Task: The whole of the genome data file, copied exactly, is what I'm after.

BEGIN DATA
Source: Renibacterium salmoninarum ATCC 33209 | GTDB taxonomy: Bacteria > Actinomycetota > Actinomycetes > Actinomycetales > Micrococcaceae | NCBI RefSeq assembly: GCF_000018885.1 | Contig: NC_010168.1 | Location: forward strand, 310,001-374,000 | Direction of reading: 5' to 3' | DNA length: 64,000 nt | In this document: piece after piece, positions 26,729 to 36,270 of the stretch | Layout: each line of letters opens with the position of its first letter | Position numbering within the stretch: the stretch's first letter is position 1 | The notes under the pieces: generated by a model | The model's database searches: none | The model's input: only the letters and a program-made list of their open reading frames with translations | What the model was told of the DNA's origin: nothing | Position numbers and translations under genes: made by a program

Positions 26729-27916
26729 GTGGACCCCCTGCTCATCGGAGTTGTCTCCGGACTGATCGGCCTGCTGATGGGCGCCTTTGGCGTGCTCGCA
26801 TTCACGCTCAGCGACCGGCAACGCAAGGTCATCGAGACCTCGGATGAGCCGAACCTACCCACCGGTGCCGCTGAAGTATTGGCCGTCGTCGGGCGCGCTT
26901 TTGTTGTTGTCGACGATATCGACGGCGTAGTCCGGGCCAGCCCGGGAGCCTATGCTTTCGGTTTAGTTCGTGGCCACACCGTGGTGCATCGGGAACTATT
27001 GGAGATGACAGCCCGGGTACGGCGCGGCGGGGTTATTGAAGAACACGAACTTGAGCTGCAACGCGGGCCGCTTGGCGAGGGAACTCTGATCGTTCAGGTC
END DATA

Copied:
Source: Renibacterium salmoninarum ATCC 33209 | GTDB taxonomy: Bacteria > Actinomycetota > Actinomycetes > Actinomycetales > Micrococcaceae | NCBI RefSeq assembly: GCF_000018885.1 | Contig: NC_010168.1 | Location: forward strand, 310,001-374,000 | Direction of reading: 5' to 3' | DNA length: 64,000 nt | In this document: piece after piece, positions 26,729 to 36,270 of the stretch | Layout: each line of letters opens with the position of its first letter | Position numbering within the stretch: the stretch's first letter is position 1 | The notes under the pieces: generated by a model | The model's database searches: none | The model's input: only the letters and a program-made list of their open reading frames with translations | What the model was told of the DNA's origin: nothing | Position numbers and translations under genes: made by a program

Positions 26729-27916
26729 GTGGACCCCCTGCTCATCGGAGTTGTCTCCGGACTGATCGGCCTGCTGATGGGCGCCTTTGGCGTGCTCGCA
26801 TTCACGCTCAGCGACCGGCAACGCAAGGTCATCGAGACCTCGGATGAGCCGAACCTACCCACCGGTGCCGCTGAAGTATTGGCCGTCGTCGGGCGCGCTT
26901 TTGTTGTTGTCGACGATATCGACGGCGTAGTCCGGGCCAGCCCGGGAGCCTATGCTTTCGGTTTAGTTCGTGGCCACACCGTGGTGCATCGGGAACTATT
27001 GGAGATGACAGCCCGGGTACGGCGCGGCGGGGTTATTGAAGAACACGAACTTGAGCTGCAACGCGGGCCGCTTGGCGAGGGAACTCTGATCGTTCAGGTC